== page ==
A chronic case of GAS
To cut a long story short. In a previous life, i.e. before kids, I suffered a chronic case of GAS (Gear Acquisition Syndrome) and ended up as the proud owner of a Richard Ritter 7x17” Ultra Large Format View Camera. As every GAS sufferer believes, buying your way out of limited talent is the only path to follow. The plan was to produce stunning panoramic negatives for Platinum/Palladium contact printing. The combination of huge negatives, old school contact printing and expensive emulsions was surely all I needed to elevate my photography to where it deserved to be...
To be completely honest, and as you’ve probably guessed, I bit off rather more than I could chew. I wasn’t a novice at handling sheet film, or the processes of Large Format, or printing in the darkroom. However, I wasn’t ready for the daunting task of managing everything that comes with Ultra Large Format.
Fundamentally it’s not too complicated, but that doesn’t mean it’s not difficult. Many steps need to be taken, in exactly the right order, with meticulous care and attention to detail all whilst handling a camera, lenses, tripod, film holders and film that are very large, heavy and cumbersome. One misstep at any point and the mistake is exaggerated many fold, with the usual outcome a ruined negative and a waste of a lot of time, money and effort. Having only 3 double film holders meant any shoot was limited and the whole cycle of shooting, developing, reviewing and learning was lengthy and time consuming.
The mistakes were many. Film handling issues resulted in fingermarks, smudges, dust, scratches and density problems. Camera handling issues led to terrible focus control across the image, poor composition, flare and light leaks. All in all the experience was terrible and frustrating and when our much longed for family arrived on the scene it was all the excuse I needed to pack it all away and forget about it.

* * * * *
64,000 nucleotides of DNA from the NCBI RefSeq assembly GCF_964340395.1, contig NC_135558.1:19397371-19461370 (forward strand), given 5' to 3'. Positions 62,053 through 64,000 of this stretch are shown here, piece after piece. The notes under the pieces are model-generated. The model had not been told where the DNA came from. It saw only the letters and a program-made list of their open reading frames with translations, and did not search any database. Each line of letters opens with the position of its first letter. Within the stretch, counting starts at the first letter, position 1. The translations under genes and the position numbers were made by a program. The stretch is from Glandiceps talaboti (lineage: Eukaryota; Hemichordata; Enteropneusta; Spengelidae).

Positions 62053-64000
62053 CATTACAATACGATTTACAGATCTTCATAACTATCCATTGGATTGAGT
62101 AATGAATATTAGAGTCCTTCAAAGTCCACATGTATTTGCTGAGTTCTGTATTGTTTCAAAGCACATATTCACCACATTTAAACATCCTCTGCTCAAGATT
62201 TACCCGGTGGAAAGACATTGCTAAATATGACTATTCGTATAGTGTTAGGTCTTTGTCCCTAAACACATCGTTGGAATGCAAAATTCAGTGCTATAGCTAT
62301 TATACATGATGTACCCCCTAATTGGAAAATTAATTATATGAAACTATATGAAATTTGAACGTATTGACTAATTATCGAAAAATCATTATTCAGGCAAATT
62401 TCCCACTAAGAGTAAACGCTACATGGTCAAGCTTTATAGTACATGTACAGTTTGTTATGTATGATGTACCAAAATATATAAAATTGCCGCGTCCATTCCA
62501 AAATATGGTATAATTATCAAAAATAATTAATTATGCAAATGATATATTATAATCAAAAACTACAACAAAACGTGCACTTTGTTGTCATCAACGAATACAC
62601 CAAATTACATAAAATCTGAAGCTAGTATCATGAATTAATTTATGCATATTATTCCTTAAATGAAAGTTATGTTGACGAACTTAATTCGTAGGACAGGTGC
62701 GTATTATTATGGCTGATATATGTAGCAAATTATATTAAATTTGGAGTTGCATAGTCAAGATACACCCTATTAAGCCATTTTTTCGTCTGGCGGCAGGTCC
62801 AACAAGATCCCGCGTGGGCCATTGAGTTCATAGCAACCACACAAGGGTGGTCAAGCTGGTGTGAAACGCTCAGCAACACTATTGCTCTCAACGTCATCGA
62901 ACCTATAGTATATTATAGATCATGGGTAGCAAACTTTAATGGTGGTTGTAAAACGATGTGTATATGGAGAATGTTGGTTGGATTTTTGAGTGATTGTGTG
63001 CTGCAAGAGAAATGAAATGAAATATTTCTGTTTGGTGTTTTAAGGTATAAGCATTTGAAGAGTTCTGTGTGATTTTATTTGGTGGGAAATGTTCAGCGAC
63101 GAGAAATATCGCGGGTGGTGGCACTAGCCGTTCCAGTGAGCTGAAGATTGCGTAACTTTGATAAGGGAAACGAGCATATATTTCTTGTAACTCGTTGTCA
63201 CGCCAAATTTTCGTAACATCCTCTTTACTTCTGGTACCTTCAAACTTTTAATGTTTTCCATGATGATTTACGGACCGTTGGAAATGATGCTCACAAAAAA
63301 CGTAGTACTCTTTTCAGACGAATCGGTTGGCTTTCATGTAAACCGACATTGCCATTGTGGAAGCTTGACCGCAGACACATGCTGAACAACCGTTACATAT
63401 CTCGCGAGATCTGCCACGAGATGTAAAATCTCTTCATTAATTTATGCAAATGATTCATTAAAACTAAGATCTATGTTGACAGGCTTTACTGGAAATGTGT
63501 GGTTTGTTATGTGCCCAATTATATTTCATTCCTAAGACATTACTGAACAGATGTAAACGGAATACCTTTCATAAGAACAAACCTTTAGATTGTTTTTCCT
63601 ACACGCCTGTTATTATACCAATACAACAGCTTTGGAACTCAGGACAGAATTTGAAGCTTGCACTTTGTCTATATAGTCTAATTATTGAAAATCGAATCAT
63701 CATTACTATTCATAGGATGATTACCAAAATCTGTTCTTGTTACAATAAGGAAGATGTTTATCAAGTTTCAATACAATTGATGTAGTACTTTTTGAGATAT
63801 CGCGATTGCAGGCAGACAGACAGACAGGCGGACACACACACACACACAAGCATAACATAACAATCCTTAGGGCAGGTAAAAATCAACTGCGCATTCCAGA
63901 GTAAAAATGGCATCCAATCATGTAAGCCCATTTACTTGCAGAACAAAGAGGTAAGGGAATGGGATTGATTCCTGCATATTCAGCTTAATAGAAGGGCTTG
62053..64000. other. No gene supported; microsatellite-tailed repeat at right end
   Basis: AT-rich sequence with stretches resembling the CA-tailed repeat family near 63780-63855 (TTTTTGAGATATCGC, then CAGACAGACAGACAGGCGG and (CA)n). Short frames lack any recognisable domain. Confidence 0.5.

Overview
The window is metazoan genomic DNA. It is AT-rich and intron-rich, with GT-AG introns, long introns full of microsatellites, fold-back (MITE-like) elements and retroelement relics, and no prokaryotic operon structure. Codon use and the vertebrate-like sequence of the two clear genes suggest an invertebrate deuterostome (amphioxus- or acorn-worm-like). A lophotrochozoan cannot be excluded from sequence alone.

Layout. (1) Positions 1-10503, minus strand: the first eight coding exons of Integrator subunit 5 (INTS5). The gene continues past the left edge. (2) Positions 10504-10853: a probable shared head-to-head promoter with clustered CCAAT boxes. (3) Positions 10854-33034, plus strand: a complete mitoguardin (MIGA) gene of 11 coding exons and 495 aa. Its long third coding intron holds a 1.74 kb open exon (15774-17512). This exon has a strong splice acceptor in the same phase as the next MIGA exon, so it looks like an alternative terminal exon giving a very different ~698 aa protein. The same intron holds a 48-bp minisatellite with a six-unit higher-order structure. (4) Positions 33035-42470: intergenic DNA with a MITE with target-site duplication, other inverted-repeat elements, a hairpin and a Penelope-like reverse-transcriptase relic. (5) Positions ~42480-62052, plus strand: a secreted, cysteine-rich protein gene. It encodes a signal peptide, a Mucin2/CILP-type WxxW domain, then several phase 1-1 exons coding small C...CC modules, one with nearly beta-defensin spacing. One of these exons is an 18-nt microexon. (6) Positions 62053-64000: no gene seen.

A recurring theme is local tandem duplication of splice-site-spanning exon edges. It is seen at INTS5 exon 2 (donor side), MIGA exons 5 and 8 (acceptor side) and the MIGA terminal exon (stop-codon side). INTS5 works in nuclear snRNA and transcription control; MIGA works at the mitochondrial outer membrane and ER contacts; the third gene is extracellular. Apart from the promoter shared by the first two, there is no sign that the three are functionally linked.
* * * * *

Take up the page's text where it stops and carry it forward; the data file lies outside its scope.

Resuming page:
Older and Wiser
Over a decade later, older and wiser, and armed with the words of “The War of Art” by Stephen Pressfield I’m ready to start doing the work to try and achieve what I originally started.
In the two months since plucking up enough courage to have another go I’ve gone from not shooting film in years to shooting 4x5 and 7x17 film. I no longer have a darkroom, but I’ve developed, scanned, processed and printed them digitally. I’ve also managed to print some Platinum/Palladium prints. By taking a step at a time, learning from the mistakes and slowly gaining knowledge and experience I’ve begun to make some progress. The negatives are functional and the prints are passable. They are not great, or even good, but they are at least results to encourage me on my way. I know I have a long way to go, but I now have an idea of how I might get somewhere towards where I want to be.
I’ve always shot Ilford films. For me the traditional FP4 Plus and HP5 Plus films give lovely tones and grain and allow a small margin of error for my sloppy technique. The robust base and emulsions are a great help for ULF with the increased risk of handling damage.
The fact that Ilford do a yearly ULF and Custom format run is a god send and long may it continue. I did some quick tests of some of the 10 year expired film I have stashed away and there appears to be no degradation or much loss of speed. I have ordered a couple of boxes of FP4 Plus though as I’m out of that but let’s hope I’m still doing this in 12 months time and need to order some more next year and that Ilford are still supporting us ULF fans.
7x17 Film Handling
- Loading film in a Harrison Jumbo film tent on the dining room table
- Develop film in Moersh Finol in a JOBO 2850 (2 at a time) in the kitchen on a home made roller for slow and random rotation
- 2 part scan on Epson V700 flatbed
- Pano merge and process in Affinity Photo
- Pigment printing from The Print Space
- Bostick and Sullivan Pt/Pd kit with Na2 for contrast control
- 8x10 and 7x17 contact printing frames
- Arches Platine paper
- 4 tube UV Tanning Lamp is ok for 4x5 negatives in 8x10 frame
- Lamp not big enough to give even exposure for 7x17 so use a Syrp Genie device to track the Lamp across the 7x17 frame and negative with adjusted exposure timing. 42 minutes (overall) for Twisted Chestnut 7x17 Pt/Pd
- Develop and Clear in Kitchen
- Wash in the garden
Images ©Andrew Keedle
About The Author
Old, grey and grumpy. Former software developing, family man cyclist. Now trying to make something of making images, both still and moving.